Community pharmacies maintain patient medication records; the use of such records helps eliminate the administration of unnecessary drugs, avoids serious drug–drug interactions, and enhances medication safety. Medication reconciliation has been mandated by The Joint Commission and other agencies in an effort to ensure that patients have accurate, actionable, and up-to-date medication lists. In a perfect world, the community pharmacist is in an optimal position to ensure the quality of this list.

But, how accurate is the community pharmacy medication profile? Although one recent evaluation determined that outpatient pharmacy medication lists were significantly more likely to be accurate compared with that compiled by primary care providers, they were still frequently flawed. In fact, the community pharmacy had a fully accurate list only 25% of the time (versus only 8% with primary care providers).1 In an evaluation of patients using primary care providers and community pharmacies outside a university healthcare system (i.e., providers with no access to the hospital’s electronic medical record [EMR]), patients with prescribers outside the university healthcare system had a greater number of medication discrepancies than patients exclusively with healthcare system prescribers.2 This demonstrates that the already low degree of accuracy of a physicians’ medication lists is further compromised if primary care providers do not have access to a hospital EMR.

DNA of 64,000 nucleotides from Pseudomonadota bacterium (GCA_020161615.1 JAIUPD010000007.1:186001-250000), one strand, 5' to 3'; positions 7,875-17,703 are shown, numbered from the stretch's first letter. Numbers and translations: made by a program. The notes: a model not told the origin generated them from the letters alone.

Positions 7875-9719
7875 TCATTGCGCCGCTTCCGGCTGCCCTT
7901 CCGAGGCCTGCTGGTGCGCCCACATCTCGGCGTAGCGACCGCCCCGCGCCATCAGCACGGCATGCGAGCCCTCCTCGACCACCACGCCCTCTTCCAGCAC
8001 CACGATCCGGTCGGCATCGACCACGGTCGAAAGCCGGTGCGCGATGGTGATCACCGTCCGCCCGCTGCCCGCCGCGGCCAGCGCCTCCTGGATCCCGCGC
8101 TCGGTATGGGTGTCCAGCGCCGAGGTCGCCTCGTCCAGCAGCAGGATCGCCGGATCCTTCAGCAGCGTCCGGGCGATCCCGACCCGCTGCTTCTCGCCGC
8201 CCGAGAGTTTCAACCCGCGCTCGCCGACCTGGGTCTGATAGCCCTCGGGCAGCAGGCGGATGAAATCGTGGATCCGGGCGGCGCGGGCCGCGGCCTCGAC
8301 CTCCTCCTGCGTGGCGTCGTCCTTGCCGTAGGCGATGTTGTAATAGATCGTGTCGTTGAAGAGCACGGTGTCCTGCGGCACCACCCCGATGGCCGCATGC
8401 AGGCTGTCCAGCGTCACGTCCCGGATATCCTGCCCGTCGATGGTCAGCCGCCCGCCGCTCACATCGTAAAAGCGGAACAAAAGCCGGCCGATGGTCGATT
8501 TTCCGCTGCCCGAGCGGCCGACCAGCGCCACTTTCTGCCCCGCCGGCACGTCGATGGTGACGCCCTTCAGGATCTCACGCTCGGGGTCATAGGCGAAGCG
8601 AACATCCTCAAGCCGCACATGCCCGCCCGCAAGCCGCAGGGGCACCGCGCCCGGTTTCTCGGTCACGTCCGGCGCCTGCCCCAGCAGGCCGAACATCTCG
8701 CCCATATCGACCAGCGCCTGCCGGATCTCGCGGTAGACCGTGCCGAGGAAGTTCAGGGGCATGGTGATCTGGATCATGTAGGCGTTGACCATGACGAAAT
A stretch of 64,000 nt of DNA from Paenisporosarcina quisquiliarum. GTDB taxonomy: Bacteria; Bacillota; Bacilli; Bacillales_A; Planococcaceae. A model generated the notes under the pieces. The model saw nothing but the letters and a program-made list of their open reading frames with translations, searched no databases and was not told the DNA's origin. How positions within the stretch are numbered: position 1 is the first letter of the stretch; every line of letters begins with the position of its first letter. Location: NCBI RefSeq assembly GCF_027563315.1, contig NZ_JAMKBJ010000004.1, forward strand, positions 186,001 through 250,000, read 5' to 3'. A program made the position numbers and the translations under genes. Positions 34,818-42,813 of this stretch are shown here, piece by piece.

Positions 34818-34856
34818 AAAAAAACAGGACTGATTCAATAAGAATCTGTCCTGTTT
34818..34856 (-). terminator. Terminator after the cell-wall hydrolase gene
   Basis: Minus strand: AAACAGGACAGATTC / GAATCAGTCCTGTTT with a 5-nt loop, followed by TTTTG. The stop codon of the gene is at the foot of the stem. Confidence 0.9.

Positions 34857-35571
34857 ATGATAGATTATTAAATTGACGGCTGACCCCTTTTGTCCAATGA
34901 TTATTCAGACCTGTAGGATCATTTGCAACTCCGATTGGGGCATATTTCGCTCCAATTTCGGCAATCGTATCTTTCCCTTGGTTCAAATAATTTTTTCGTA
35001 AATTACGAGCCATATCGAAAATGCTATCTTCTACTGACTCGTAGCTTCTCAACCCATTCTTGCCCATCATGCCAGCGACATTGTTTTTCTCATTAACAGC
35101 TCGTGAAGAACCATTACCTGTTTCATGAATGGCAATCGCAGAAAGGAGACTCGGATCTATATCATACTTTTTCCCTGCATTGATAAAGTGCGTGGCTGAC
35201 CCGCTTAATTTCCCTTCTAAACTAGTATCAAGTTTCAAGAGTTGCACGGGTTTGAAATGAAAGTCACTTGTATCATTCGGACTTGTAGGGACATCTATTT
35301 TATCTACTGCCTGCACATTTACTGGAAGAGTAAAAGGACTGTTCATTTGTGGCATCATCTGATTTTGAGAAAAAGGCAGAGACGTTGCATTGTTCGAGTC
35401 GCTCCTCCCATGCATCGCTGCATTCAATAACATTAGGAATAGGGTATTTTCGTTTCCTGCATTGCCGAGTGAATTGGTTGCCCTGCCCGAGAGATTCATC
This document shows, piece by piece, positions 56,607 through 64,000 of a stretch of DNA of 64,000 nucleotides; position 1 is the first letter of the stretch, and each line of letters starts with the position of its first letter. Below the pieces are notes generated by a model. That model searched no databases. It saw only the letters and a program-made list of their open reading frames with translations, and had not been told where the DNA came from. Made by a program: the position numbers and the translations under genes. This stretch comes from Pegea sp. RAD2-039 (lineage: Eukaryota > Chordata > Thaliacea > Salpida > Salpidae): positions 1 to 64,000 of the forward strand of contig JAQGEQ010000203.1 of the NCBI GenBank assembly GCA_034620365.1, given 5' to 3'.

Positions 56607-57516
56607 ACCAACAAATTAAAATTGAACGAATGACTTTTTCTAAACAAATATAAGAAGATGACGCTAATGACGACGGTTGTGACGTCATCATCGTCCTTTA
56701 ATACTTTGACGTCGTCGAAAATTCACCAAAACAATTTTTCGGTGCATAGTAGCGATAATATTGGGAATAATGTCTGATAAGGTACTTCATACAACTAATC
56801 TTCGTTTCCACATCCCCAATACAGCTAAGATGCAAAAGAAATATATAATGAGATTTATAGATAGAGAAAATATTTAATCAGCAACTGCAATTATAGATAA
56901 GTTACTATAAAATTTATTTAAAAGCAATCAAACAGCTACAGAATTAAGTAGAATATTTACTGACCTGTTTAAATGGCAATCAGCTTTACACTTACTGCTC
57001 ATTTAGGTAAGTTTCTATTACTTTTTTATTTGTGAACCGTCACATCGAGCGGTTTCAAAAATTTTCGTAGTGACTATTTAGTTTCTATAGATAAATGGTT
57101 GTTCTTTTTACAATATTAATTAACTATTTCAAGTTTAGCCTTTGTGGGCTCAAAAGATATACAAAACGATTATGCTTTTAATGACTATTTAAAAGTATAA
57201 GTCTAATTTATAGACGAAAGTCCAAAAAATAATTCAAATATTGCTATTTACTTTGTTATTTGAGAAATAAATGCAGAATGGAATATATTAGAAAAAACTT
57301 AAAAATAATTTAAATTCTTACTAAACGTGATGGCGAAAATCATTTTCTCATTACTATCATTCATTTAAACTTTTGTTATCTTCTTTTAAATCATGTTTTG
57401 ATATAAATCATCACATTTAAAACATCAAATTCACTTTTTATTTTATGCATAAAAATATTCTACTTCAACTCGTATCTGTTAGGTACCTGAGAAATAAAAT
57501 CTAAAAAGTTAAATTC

Although community pharmacies offer an improved, albeit still often inaccurate, medication list, what is the likelihood this list will be accurate in patients who use multiple pharmacies? One study found that 67% of patients obtained medications from one pharmacy, 29% from two, and 4% from three pharmacies.1 The use of more than one community pharmacy can only reduce the likelihood that the medication list will be accurate. An additional issue is the fact that some expensive drugs (like the depot injections of risperidone) are provided via a specialty pharmacy, as was the case in this patient. Specialty pharmacies are intended to oversee medications with special handling, storage, and distribution requirements.